In the current environment, telecom can represent a defensive sector. The way we are looking at Verizon is that its wireless service including broadband options has evolved to represent a necessity for the majority of its customers. With the increasing importance of staying connected and mobile applications, there is a component to the business that is counter-cyclical. This means even in a recession; the average Verizon customer is more likely to cut off some other category of discretionary spending before pulling the plug on their Verizon bill. Fundamentally, this supports good visibility for cash flows as a measure of quality in the stock.

To be clear, a deteriorating economic growth environment would still pressure the business. Still, we argue that Verizon will be less sensitive to changes in consumer and business spending. By this measure, shares of VZ can still play a defensive role within a portfolio and should find a bid sooner rather than later.

VZ Dividend Is Safe

Verizon stands out with its 5.6% dividend yield which is one of the largest among S&P 500 companies. The company last hiked the quarterly rate in Q3 2021 to the current $0.64 per share, the 15th consecutive annual increase. The annualized payout of about $10.8 billion per year compares to the company’s free cash flow at $10.4 billion over the past year and also the 2022 company guidance of adjusted EBITDA approaching $12.1 billion.

Data by YCharts

While Verizon is distributing around 100% of free cash flow, this level is set to improve going forward providing more financial flexibility. Within the company Capex plans through 2025, the understanding is that 2022 is particularly Capex intensive including the “C-Band” deployment. Management believes declining Capex requirements can generate $20 billion to $22 billion in free cash flow annually by next year, thereby reducing the dividend payout ratio to a more manageable 50% of free cash flow. In other words, we view the dividend as well supported by underlying cash flows.

source: company IR

What Is Verizon’s Long-Term Outlook?

According to consensus, the market is forecasting Verizon’s revenue growth to average around 2.5% per year through 2025. On the earnings side, while the EPS estimate of $5.41 for this year is just 0.4% above the 2021 result, the expectation is for a rebound higher above the top-line trends with an improvement in margins. One of the drivers is an expectation that the investments in the network infrastructure including 5G can support a trend of higher average revenue per wireless user “ARPU” which reached $30.89 on the consumer wireless side helping the company extract more value from the service.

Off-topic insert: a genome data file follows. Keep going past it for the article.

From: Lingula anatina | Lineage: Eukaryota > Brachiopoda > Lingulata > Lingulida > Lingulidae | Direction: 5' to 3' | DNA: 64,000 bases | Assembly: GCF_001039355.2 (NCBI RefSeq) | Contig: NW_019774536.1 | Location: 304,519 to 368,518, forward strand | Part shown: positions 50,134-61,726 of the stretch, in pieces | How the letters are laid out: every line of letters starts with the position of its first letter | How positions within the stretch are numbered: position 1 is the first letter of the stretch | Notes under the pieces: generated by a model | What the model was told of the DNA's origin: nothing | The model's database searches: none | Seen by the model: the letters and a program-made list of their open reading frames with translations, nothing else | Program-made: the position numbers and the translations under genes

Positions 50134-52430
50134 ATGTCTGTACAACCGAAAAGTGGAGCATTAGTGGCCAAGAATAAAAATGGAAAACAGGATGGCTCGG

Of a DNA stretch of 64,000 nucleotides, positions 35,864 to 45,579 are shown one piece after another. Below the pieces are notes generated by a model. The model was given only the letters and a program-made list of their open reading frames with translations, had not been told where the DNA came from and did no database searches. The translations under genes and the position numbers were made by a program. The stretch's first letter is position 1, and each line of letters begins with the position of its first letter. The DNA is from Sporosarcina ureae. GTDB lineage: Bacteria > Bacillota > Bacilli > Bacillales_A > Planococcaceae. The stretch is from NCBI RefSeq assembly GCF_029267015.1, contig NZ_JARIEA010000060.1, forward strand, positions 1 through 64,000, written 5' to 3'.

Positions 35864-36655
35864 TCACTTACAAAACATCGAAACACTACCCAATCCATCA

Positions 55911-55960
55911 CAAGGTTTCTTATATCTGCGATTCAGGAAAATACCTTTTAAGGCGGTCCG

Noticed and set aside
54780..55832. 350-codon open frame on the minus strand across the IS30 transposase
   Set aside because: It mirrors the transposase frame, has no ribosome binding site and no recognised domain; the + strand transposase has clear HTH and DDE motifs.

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It’s important to step back and recognize Verizon’s critical role as the network backbone that powers many of the most important trends in the broader economy. While themes like cloud integration, mobility, and the “internet of things” haven’t been in vogue amid the technology sector selloff, the bullish case for Verizon is the growth is still in the early stages. The company is well-positioned to benefit from the entire ecosystem that includes tech, communications, and media leaders. We view the long-term outlook as strong.

source: company IR

As it relates to valuation, the selloff has worked to bring down shares to a historically cheap earnings premium. VZ is trading at a forward P/E of 8.5x which compares to a 12.5x average for the multiple over the last 5-years. Similarly, the EV to forward EBITDA ratio of 7.0x is also below the 5-year average closer to 8x. The company’s high debt level into rising market interest rates is one reason for the discount, but we believe the stock is simply undervalued with the market unjustifiably too pessimistic. It’s also worth mentioning that VZ has historically rallied when the dividend yield crossed above 5.5%, further making shares look cheap.

source: YCharts

Is VZ Stock A Buy, Sell, Or Hold?

We are bullish on VZ and rate shares as a buy with a price target for the year ahead at $57.50 representing an 11x multiple on the current consensus 2022 EPS. With the dividend yield, our price target implies a total return potential of nearly 30% which is a good reward to risk setup. Steady earnings over the next few quarters could be enough to build confidence in the stock and improve momentum into a sustained rally.

Overall, Verizon is a market leader and an attractive option for income investors. The main risk to consider would be weaker than expected trends from the wireless group forcing a reassessment of the long-term earnings outlook. Monitoring points in the next quarter include the churn rate as well as the operating margins.